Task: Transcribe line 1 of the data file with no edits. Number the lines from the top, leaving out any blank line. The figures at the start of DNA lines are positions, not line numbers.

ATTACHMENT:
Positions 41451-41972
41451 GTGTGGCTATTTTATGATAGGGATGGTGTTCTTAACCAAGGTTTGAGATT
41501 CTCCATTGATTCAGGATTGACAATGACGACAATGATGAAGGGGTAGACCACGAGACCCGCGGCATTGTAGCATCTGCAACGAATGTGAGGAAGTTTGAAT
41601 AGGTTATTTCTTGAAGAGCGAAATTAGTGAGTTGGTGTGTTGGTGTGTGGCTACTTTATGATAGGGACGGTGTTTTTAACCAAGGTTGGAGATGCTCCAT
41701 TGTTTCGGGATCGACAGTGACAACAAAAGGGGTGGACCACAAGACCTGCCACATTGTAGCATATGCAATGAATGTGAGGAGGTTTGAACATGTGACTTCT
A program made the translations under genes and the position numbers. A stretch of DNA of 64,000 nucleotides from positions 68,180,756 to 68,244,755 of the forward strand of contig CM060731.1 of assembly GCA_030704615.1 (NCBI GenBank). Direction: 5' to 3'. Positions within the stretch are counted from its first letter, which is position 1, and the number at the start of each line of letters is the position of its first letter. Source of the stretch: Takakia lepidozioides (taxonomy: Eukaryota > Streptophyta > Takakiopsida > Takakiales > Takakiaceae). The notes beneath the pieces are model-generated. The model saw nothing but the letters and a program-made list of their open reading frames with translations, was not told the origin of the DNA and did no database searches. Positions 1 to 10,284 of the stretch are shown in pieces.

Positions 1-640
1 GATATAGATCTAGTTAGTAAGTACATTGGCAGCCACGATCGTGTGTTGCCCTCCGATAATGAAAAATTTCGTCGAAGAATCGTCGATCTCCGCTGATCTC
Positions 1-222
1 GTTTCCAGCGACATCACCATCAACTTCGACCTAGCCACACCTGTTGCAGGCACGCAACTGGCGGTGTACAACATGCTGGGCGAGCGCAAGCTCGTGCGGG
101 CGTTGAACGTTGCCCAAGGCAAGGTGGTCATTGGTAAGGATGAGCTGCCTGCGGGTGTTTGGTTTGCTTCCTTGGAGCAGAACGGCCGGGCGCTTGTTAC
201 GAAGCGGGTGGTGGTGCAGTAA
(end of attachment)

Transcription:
Positions 41451-41972